Shampoo Time for Pets
Saturday morning and it's time to give your dog or cat a bath. What are you going to bathe it with? While that sounds like a simple question, it can be quite complex.
It really depends on what you are trying to achieve. If you just want to clean your dog, that's easy, but what about the spot-on-the-neck insecticide you used a short while ago? Will that be washed off? What if your dog or puss-cat has a skin condition - will a shampoo help that?
It may all seem too complicated, but maybe the following can assist.
How often should I bathe my pet?
Pets with a normal coat and skin should need bathing no more than once per week. Once a fortnight will usually suffice. However, if your pet has a skin condition such as an allergy or infection, then it may need bathing up to twice a week to control the problem.
Bathing your pet in a tub or in your own bath makes the job much easier. The ordeal will also be a lot more comfortable for the pet if you use warm water. Apart from the comfort factor, warm water will also ensure a more effective cleaning process as the warmth will mobilise unwanted grease and scales.
Following the instructions on the pack regarding the correct use of the shampoo is important. For instance, many shampoos contain medications in one form or another. To be effective, most medicated shampoos need to stay in contact with the pet's coat for five to ten minutes before being rinsed off.
To make it easier to bathe your pet, many veterinarians and animal welfare agencies are now operating hydrobaths at their centres. A hydrobath is a 'walk in' bath, equipped with a high-pressure hose. The pressure gently massages the dirt and debris out of the pet’s coat. If you cannot get your pet to the vet, then another option is to enlist the services of one of several mobile hydrobath companies that will conveniently visit your home and do an excellent job for you.
What shampoo should I use?
Deciding which pet shampoo to use is not that easy. If you look at the active ingredients, you will become quite bewildered. Some are designed only to clean your pet while others will help with flea control. Some are conditioning and de-tangling shampoos, while others are designed to help solve skin conditions where grease, scale or crusts appear in the coat. There are even conditioners available, just as there are for humans.
For the routine bathing of pets, shampoos containing gentle flea control compounds are useful. There are a variety of flea shampoos on the market. These products leave the coat clean and shiny and kill fleas that are present at the time of bathing. However, they have no residual flea killing effect.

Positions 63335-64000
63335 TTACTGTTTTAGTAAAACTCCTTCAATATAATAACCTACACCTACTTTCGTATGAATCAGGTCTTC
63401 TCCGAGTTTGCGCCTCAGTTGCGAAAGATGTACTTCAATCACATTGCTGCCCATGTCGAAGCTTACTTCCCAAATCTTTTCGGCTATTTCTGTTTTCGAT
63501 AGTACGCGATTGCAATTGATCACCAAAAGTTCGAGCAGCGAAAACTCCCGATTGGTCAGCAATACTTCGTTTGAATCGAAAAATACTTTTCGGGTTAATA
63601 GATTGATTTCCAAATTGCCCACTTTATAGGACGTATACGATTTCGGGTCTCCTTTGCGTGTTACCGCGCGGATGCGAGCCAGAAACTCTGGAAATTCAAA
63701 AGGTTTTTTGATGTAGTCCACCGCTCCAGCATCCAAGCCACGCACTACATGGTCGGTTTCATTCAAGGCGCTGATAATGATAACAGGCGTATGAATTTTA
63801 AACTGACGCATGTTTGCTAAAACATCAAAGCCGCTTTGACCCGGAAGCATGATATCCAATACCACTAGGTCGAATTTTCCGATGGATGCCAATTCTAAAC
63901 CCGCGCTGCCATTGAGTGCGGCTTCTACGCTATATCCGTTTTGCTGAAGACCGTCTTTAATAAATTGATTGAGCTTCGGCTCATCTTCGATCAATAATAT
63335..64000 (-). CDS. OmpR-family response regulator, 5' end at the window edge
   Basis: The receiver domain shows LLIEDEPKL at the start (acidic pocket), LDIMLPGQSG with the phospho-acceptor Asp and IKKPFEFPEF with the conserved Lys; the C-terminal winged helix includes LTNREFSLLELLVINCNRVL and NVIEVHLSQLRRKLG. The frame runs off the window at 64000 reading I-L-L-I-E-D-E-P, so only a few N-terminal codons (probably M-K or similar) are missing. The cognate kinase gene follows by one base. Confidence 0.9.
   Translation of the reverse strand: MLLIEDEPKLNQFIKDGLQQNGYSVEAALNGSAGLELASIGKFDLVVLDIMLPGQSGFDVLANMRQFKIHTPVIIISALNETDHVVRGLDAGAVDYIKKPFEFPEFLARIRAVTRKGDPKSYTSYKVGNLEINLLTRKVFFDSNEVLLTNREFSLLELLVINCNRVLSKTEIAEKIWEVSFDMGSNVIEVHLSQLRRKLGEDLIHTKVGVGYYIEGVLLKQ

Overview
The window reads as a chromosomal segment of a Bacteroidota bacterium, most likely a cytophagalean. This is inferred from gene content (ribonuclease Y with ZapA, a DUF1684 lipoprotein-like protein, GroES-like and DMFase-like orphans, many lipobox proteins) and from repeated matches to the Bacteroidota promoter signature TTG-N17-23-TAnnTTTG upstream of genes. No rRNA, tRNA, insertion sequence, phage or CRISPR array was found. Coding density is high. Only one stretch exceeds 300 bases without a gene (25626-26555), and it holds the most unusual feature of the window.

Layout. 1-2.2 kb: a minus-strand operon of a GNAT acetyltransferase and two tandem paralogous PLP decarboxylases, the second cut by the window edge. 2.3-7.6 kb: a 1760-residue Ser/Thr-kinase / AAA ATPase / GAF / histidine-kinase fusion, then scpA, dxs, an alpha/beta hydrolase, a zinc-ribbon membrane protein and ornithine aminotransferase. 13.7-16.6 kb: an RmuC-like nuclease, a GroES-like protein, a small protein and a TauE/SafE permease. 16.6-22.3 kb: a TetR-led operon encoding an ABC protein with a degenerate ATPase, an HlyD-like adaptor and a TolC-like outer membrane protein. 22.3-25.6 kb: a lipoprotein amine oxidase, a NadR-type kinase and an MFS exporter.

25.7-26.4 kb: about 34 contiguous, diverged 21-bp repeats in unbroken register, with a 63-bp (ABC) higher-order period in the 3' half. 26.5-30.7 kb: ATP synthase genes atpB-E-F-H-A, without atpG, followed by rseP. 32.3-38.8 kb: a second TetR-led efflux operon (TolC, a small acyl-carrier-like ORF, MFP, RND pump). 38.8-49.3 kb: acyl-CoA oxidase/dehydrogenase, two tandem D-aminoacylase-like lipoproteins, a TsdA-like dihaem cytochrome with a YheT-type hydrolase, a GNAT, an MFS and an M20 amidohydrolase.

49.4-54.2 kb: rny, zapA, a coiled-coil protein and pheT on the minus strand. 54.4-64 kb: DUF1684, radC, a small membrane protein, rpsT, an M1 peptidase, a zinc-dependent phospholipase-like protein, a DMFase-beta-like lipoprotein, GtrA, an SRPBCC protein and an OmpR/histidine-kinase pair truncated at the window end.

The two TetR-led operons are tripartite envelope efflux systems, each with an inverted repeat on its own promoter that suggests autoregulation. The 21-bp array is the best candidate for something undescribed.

If your pet seems to have sensitive skin, then a hypoallergenic shampoo could be just what is needed. Such shampoos are soap free, sulphate-free and usually contain moisturising agents such as glycerine or coconut oil.
There is another reason for using a soap-free shampoo. If you are using any of the 'spot-on-the-neck' insecticides, a soap-based shampoo may remove the insecticide. However, the hypoallergenic shampoos are much less likely to do this. Generally, it is advised to wash your pet with a soap-free shampoo before a 'spot-on' flea application and then apply when the coat is dry. Don't re-bathe, let your pet swim or get soaked in the rain for at least 2 hours following application of the spot-on.
What if my pet has a skin condition?
A medicated shampoo will be useful if your pet has an oily or greasy coat or has scales or dandruff present. Problems like this are often seen around the base of the tail and along the spine and are often related to fleabite allergic dermatitis or other skin conditions.
For instance, if your pet has dry, itchy skin, shampoos containing colloidal oatmeal are recommended. The oatmeal is a soap substitute that breaks up particles of dirt in the coat. Also, particles of oatmeal remain in the skin and promote the flow of moisture into the dry skin surface.
Dogs with smelly, greasy skin need a different approach. Many have a bacterial or yeast infection present. Some also have a fungal skin infection. For such animals, shampoos containing an antiseptic compound such as chlorhexidine are useful. Other medicated shampoos contain a combination of effective compounds to kill bacteria, fungal infections and de-scale the coat and remove dandruff that has accumulated.
However, it is important to see your vet first if your dog is suffering from a skin problem, as using the incorrect product may worsen the condition or delay effective treatment and relief for your dog.
Can I use human shampoos?
Finally, a word about human shampoos is needed. While many do use human shampoos on their dogs, it is better not to. Human skin is more acidic than dog skin, and dog and cat skins are much thinner than that of a human. Other differences exist too - all of which means that for the optimum health of your pet's skin, you should use shampoos designed for pets, not humans, when bathing your pets.
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